Yale University: Tomorrow, Tuesday, Feb. 5, you have an extraordinary opportunity to change the direction of our country. Sounds exaggerated, but it’s not. As Yalies go to the voting booths, you’ll have the opportunity to vote for the one candidate who has the integrity and experience to stand up for what’s right in our world: Senator Barack Obama. That decision is up to you, and many of us are hoping that you use your powers wisely!

At the rally we held on campus with Ned Lamont on Friday, folks were interested in how, as president, Obama will provide a $4,000 tax credit for each American who wants to go to college, and in return ask our youth to give back to their country through public service. And Obama, the only major candidate who back in 2002 had the sound judgment to oppose the war in Iraq, today has a clear plan to end it.

From his long record of reaching across the aisle to get things done, to his refusal to take a dime from Washington lobbyists or PACs on this campaign, Barack Obama is in a better position than any other candidate in this race to move forward on these crucial issues. Visit Barack’s Web site for more information on the senator’s vision to achieve, for example, universal health care and to ensure college is affordable for all Americans.

And remember, you have until today at noon to register to vote, or to change your party affiliation so that you can vote for Barack!

Barack Obama’s candidacy reminds me that we are one people, we are one nation and together we have the power to lead our country to a brighter day that lies ahead. These aren’t merely talking points or things you might see on CNN. Those of us who have spent time with the senator have been moved by his spirit, his experience and his successes. He is the same person in a room of five, without the glare of television cameras, as he is in a room of 5,000.

These days I frequently find myself thinking about the three nights before the Iowa caucuses last month, sitting in the packed Obama office in Des Moines where several hundred volunteers — white, black, brown, yellow, gay, straight, Republican, Democrat and Independent — Americans all, had gathered to phone-bank and reach out to folks before the vote.

A small, very old man in a cowboy hat comes in. He’d like to say just a few words, and asks us to stop working for a moment. He introduces himself as a head of the Iowa Farmers’ Union, an unmistakable joy and dignity in the lilt of his voice. Talks about how every four years for his entire life, politicians have descended upon the state of Iowa, making promises to those who are the first to caucus, talking about what they’ll do, telling these farmers and voters how they’ll be helped. Every four years,” he says, “these politicians come and talk at us.”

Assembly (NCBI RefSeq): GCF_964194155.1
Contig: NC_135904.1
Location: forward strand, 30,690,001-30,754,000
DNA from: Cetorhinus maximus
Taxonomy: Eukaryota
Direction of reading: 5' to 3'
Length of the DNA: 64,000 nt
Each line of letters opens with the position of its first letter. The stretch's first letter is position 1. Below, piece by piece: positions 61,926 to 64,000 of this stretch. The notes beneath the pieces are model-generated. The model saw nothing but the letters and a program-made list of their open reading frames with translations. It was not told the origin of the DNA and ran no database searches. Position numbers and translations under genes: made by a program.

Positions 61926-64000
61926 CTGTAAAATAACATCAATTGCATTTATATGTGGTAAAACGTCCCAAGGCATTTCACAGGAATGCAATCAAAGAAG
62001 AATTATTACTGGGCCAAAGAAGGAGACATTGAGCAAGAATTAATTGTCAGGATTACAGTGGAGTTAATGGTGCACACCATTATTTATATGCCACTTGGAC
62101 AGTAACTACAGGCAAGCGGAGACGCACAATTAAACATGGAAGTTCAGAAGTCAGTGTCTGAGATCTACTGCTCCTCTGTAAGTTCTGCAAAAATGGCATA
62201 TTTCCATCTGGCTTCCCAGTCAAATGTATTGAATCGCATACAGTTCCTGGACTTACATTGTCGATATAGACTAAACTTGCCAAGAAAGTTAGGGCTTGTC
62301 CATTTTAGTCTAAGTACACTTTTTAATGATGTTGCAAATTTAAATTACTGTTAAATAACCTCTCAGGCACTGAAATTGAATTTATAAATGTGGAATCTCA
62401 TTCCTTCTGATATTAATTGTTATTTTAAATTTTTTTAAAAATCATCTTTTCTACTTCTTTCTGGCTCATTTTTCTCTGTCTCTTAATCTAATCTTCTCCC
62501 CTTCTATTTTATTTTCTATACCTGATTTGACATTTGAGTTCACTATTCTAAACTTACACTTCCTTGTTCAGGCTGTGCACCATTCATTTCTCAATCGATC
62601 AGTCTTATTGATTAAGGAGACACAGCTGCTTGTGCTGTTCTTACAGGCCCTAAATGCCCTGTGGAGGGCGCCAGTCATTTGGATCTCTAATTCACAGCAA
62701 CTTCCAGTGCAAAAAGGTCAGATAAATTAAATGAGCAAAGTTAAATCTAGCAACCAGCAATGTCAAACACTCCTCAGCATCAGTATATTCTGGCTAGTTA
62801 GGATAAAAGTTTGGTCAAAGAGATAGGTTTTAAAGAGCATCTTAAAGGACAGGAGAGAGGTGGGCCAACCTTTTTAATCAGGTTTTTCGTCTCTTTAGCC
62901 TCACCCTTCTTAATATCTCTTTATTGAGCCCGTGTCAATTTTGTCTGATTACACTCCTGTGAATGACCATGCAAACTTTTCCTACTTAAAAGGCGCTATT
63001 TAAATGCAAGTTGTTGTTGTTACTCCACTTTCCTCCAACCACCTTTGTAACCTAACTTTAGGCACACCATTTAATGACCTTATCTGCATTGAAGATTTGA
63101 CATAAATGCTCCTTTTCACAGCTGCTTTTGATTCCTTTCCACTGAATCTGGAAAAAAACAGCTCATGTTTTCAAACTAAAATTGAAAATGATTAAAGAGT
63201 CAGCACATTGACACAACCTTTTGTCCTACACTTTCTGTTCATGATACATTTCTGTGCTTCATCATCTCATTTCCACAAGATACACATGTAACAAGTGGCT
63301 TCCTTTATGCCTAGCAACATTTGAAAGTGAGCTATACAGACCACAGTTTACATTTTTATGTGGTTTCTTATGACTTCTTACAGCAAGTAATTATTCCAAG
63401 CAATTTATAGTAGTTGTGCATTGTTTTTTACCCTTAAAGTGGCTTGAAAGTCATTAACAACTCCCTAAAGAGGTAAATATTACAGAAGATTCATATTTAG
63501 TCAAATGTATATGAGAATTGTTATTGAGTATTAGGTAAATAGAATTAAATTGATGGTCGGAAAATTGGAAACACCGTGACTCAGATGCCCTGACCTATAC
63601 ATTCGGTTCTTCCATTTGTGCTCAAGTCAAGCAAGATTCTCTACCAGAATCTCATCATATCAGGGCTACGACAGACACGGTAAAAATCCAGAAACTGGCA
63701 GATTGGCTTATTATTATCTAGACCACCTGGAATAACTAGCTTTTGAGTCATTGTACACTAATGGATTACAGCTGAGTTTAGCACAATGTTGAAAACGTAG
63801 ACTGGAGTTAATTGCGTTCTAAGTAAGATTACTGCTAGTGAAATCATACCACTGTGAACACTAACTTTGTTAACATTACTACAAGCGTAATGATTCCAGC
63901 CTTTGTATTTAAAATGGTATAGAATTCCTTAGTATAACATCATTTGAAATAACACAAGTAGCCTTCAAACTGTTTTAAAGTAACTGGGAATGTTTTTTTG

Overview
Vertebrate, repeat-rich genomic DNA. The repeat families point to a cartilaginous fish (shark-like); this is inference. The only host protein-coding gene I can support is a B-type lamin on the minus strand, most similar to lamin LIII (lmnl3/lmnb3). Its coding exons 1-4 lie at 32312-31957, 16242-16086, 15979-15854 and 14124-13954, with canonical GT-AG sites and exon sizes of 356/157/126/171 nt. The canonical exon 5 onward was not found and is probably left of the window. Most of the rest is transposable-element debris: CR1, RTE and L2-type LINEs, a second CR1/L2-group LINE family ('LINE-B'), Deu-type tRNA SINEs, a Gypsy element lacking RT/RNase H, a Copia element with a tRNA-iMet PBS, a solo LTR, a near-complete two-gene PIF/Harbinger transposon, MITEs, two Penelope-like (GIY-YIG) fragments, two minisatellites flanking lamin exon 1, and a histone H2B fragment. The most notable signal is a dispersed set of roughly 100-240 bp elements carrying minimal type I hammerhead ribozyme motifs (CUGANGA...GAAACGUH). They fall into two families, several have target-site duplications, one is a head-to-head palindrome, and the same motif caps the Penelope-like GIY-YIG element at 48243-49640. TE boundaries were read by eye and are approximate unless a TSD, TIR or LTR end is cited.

Then he pauses, and with a magnificent smile, continues: “Before you all go back to work tonight, I’d like you to look up the definition of the word ‘politician’ in the dictionary. When you’ve done that, go look up the definition of the word ‘statesman.’ This is the first time in my life that I’ve had the privilege of talking with a true statesman about how we can all build better lives for our kids. Thank you all for helping us with that task.” He stops, teary-eyed, and with incredible dignity and hope, tips his hat and bids us well.

I urge you to look up those two definitions side by side. And as you go to the polls tomorrow with joy and pride, remember that we have the opportunity to elect a true statesman to become our next president. Get out there and vote for Barack Obama tomorrow. Yes, We Can!

Kal Penn is an actor and producer who studied film and sociology at the University of California, Los Angeles and is known for his starring roles in “Harold & Kumar Go to White Castle,” National Lampoon’s “Van Wilder” and “The Namesake.” Penn also stars in FOX’s cast for the medical drama “House.” He is an adjunct lecturer at the University of Pennsylvania.